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Posted in Big Numbers Humanity

Having Everything and Having Nothing

Having Everything and Having Nothing Posted on September 14, 2018

We were passing through Vail the other day on the way to a camping trip and stopped off at a 7-Eleven to stretch our legs and see what the big 7 had to offer (not much). On a whim, while purchasing a few comics for the boys, I threw two dollars on the counter and said “two, quick picks.” This is a silly but entertaining thing I do maybe once every 2 years. Part teaching opportunity, part mental exercise, the purchase of a lottery ticket always sparks conversations that evolve in interesting ways.

This year, with the hurricane in Texas, I was able to think in two realms. Having a lot and having nothing.

Having a Lot

Being able to buy anything you want is always — or at least most times — the fantasy of those purchasing lottery tickets. I would venture to say most people aren’t walking away from the counter pondering how great it would be to win that money so they could sock it away and not touch it for 30 years. Certainly, you could do this wool gathering any time, ticket or not. But with a ticket in hand, it feels closer and so you ask yourself, “what would I do if I won that money” with a little more seriousness. And, I would suppose, a little more hope.

The interesting thing this time was I actually thought putting it away as the best option. Sure, I’d pay off some debt, use a little to get a motorcycle again, but beyond that, I wanted to put it away to grow so it would be there for my boys. College is approaching and, although I am not worried so much about paying for it, it would certainly be nice to be able to know for certain that things will be all right. Because isn’t that what we look for? It’s not *really* the money itself, but the freedom, certainty, the known or expected.

Culling ideas down to what is most most important to us is usually the end result. It’s kind of the essence of going through this process. You suddenly bring your priorities into sharp clarity. In the beginning our thoughts are frivolous and irresponsible, but inevitably, they become more reasoned and self-disciplined.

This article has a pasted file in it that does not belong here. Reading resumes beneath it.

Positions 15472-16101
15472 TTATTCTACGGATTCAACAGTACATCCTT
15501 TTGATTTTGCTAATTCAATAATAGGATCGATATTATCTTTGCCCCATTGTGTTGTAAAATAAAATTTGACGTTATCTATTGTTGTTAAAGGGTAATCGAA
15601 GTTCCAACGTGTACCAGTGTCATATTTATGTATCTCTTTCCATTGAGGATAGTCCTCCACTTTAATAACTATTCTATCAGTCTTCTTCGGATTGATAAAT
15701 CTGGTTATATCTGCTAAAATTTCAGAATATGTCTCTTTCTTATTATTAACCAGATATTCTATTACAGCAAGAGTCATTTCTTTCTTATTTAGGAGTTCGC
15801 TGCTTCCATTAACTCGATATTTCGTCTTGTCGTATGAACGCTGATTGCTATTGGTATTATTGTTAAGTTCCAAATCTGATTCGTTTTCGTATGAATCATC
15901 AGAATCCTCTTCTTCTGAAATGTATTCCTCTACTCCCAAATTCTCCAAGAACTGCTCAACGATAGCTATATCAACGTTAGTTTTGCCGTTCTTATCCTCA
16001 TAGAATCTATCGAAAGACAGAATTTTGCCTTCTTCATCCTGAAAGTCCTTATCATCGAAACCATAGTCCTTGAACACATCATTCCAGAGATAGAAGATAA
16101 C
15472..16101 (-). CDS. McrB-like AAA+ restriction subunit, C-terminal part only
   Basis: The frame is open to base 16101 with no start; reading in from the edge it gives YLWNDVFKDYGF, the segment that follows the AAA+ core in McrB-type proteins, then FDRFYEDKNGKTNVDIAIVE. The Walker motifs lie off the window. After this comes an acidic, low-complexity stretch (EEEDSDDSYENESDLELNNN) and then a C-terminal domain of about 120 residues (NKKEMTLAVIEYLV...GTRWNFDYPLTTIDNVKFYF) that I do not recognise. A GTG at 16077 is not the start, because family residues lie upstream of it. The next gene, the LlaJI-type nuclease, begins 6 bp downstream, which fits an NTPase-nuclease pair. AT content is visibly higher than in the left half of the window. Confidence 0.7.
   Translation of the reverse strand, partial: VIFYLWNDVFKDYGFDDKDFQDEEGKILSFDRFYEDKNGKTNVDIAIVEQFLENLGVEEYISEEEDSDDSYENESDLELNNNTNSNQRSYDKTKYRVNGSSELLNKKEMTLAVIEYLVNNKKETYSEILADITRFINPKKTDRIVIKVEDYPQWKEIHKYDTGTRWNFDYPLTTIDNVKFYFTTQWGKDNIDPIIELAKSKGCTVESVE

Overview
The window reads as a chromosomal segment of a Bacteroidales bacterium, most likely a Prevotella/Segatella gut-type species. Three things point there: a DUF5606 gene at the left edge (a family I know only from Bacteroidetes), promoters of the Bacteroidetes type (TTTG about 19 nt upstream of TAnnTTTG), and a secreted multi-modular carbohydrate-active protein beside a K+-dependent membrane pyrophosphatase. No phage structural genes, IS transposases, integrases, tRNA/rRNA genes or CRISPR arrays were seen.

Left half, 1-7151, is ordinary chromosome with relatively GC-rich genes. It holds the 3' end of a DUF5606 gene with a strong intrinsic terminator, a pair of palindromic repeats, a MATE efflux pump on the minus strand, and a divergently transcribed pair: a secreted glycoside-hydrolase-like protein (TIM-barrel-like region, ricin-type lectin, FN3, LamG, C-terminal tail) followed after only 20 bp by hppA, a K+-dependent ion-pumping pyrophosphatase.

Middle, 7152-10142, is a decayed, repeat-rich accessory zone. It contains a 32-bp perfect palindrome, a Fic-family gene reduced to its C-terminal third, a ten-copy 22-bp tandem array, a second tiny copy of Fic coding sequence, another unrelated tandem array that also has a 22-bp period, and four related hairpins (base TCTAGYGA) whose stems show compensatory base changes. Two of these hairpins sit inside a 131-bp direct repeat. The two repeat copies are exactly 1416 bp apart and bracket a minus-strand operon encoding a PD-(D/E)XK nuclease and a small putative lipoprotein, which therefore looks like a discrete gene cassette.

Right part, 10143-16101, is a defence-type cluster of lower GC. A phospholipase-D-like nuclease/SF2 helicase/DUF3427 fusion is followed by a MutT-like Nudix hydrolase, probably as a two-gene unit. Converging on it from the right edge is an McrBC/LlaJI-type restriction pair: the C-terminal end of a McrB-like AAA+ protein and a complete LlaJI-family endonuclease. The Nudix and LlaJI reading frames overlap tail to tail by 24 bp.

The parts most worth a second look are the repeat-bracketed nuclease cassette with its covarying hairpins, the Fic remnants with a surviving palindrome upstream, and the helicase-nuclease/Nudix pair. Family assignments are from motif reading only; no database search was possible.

The conversation also often turns to those who have actually won the jackpot. Or at least the ones that make the news by letting the money destroy their lives and are in jail, destitute or find themselves in some other unpleasant end result. “Oh, now, I wouldn’t let that happen to me” we all say, but do you really know? Instant wealth, in a capitalist society, is a strange and unpredictable thing. On the periphery of my thoughts, I always wonder who would come knocking with their hand out. No doubt there would be many.

A man I know became extremely wealthy by working hard and being in the right place at the right time in his industry. While the rise wasn’t fast, it was fast enough and the company was wildly successful until he sold it. I saw over time that there was a constant stream of people who tried to get “close” to him. I also realized that those people weren’t really out to be his friend or make the company better (some were, but very few), they were hoping that either some of it would rub off or he’d toss them a large wad of bills over his shoulder.

None of this happened of course, reality just doesn’t work that way. A few tried to get lightening to strike twice by doing what he did after they’d left the company. They all failed. The reality was that the wealth doesn’t trickle down, instant money doesn’t exist and there’s no such thing as being able to hook up a money hose to your bank account. Except when you win the lottery.

But can you win the lottery? Well, some obviously do, but there is the wisdom that says the lottery is just a tax on those who don’t understand math. I studied math in college and each time I buy the ticket I know I am paying that tax. Think about it. The chance of winning is about .000000192%. That’s an exceedingly small number. In some of my math classes, we would call that zero. And so can you.